You know what my non-figure-skating, non-skating-educated parents liked? Mary Carillo's "program" about skating during the Olympics. It was informative, it was fun, and it was accessible to non-skater/non-skate-fan viewers. Regular coverage? I get questions about "Why did that girl [Mirai, in the case I'm thinking of] not place higher? Her program looked cleaner and faster." I had to explain, but that's something the commentary SHOULD have covered. The coverage spends more time on creating rivalries and looking for an ice princess than on clarifying what actually is going on. And the TV personalities chosen are...well, I'm sure they're very nice people in person.

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    Quote Originally Posted by aftershocks View Post
    Taking the time to see beyond Dick's sometimes uber-enthusiastic slips of the tongue as a broadcaster, to truly understand his great import as a teacher, historian, and invaluable promoter of this sport is another thing entirely. Dick Button, like most human beings, is not perfect but I for one appreciate, respect and honor the exhaustive dedication and enormous contributions he has made to figure skating.
    My problem with Dick was ABC still used him for pbp commentary when he was clearly unable to keep up with what was happening on the ice. That's not a put-down of his past knowledge, nor the fact that he did a lot to promote skating through the years. I thought the role he had on NBC for the Olympics, where he was in the studio and not reacting to things as they were happening was much better for him and he was a good fit. Towards the end of his ABC years, he would get hung up on an ugly spin position that happened one minute before and ignore all the jumps/spins/ftwk a skater would be performing. And then proceed to list them off incorrectly.

    I do think his past knowledge of the sport is very valuable and should be put to good use, but I don't think live commentary is the right answer for that these days.

  6. #86
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    "And that's because as you say, figure skating skews very old. When I hear all the comments about skating needing to be on tv more so people channel surfing would find it easier, I think back to studies which show that type of television watching is mostly represented in the oldest age demographics. Younger watchers just don't watch tv near as much as older folks do, and they don't tend to flip around channels the same way.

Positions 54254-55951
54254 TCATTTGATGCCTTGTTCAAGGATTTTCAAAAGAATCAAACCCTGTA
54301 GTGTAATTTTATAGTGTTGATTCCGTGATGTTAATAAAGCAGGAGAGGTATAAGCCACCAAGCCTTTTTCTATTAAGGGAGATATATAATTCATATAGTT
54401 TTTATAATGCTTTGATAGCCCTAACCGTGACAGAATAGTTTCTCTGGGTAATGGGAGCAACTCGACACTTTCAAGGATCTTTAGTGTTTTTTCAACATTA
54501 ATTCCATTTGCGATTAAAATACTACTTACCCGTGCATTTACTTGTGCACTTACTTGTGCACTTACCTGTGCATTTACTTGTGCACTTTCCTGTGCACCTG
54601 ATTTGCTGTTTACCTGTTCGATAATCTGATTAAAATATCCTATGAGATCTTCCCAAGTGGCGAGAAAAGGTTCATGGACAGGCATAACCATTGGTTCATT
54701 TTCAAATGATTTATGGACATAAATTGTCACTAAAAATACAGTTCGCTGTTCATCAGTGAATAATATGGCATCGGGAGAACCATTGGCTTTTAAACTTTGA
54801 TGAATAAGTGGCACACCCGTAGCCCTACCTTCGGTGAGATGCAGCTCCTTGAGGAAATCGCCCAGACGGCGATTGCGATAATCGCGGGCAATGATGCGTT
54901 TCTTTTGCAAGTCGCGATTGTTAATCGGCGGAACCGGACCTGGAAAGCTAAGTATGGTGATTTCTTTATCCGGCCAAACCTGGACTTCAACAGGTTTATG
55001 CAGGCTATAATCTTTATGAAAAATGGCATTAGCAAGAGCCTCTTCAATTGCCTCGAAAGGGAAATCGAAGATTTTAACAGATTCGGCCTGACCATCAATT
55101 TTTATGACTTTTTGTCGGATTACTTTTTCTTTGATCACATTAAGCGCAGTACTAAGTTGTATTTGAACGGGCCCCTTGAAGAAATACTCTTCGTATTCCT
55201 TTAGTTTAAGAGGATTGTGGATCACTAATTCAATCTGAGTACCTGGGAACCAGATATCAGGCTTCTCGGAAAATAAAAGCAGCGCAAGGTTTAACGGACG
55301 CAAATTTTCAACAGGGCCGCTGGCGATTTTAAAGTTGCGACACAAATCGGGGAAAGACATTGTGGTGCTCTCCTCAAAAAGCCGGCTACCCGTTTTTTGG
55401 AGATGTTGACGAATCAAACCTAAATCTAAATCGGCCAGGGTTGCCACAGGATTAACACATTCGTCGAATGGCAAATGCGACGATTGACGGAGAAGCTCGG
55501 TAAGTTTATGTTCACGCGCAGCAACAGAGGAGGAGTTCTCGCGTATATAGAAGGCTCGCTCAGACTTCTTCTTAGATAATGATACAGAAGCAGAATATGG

So the very suggestions offered here reflect the older demographic of skating, and why those suggestions are very unlikely to appeal to younger folk who aren't already fans (which sorta reiterates the point that people are projecting their beefs with skating onto the general population and thinking if skating was changed to more appeal to them personally, it would gain larger audiences in general). But that's very skewed thinking just as the fanbase of skating is very skewed demographically as IronLady pointed out (older, white, wealthy women and gay men)."
    I think there is a great deal of truth in these comments. The tricky part is appealing to new demographics without alienating the existing fan base. This can be done but it would require acknowledging that there are some fundamental problems with the events. I love fs but the events can be very boring. Even as a fan I get very bored. There are huge dead times. Other sports have learned to fill the dead spots in play (whether due to TV commercials, judging etc). Also, people attending the events are looking for more than just the event. They want vibrant outside activities, family activities etc. On top of this we have the reality that we see the same programs over and over all year. And while the avid fan may enjoy the development of the program, I suspect the average fan thinks "seen this already". Without getting too into the discussion, the IJS is for sure producing more predictable and justifiable results but it is also resulting in definite "sameness".

    All of these issues have to be addressed to keep fs relevant in today's world.

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    I've watched Button's commentary since he started on Wide World of Sports in the early '60's. I think it declined considerably from his early years, although when I was 8, I'm not sure I would have detected bias if it was there, and I especially wouldn't have known what he was leaving out, since ABC's coverage was limited to medalists and the US competitors, and not always entire programs. YMMV.

    I may be the atypical skating fan, in that I haven't watched team sports regularly for three decades, but love skating and niche sports. I looked forward to ABC's yearly coverage of everything from arm-wrestling to log-rolling to Acapulco cliff diving, and the only sports I won't watch are North American football, boxing, and races with motorized vehicles. The key for me is the commentary, whether it is thoughtful and articulate and whether the sport is explained properly and taken seriously. When Button first started, he and Jim McKay would don formal wear, and they gave skating its due and plenty of respect. In later years, not so much, and listening to Button and Fleming babble back and forth about nothing useful as if they had innings and innings of downtime and airtime to kill is mind-numbing, for me at least.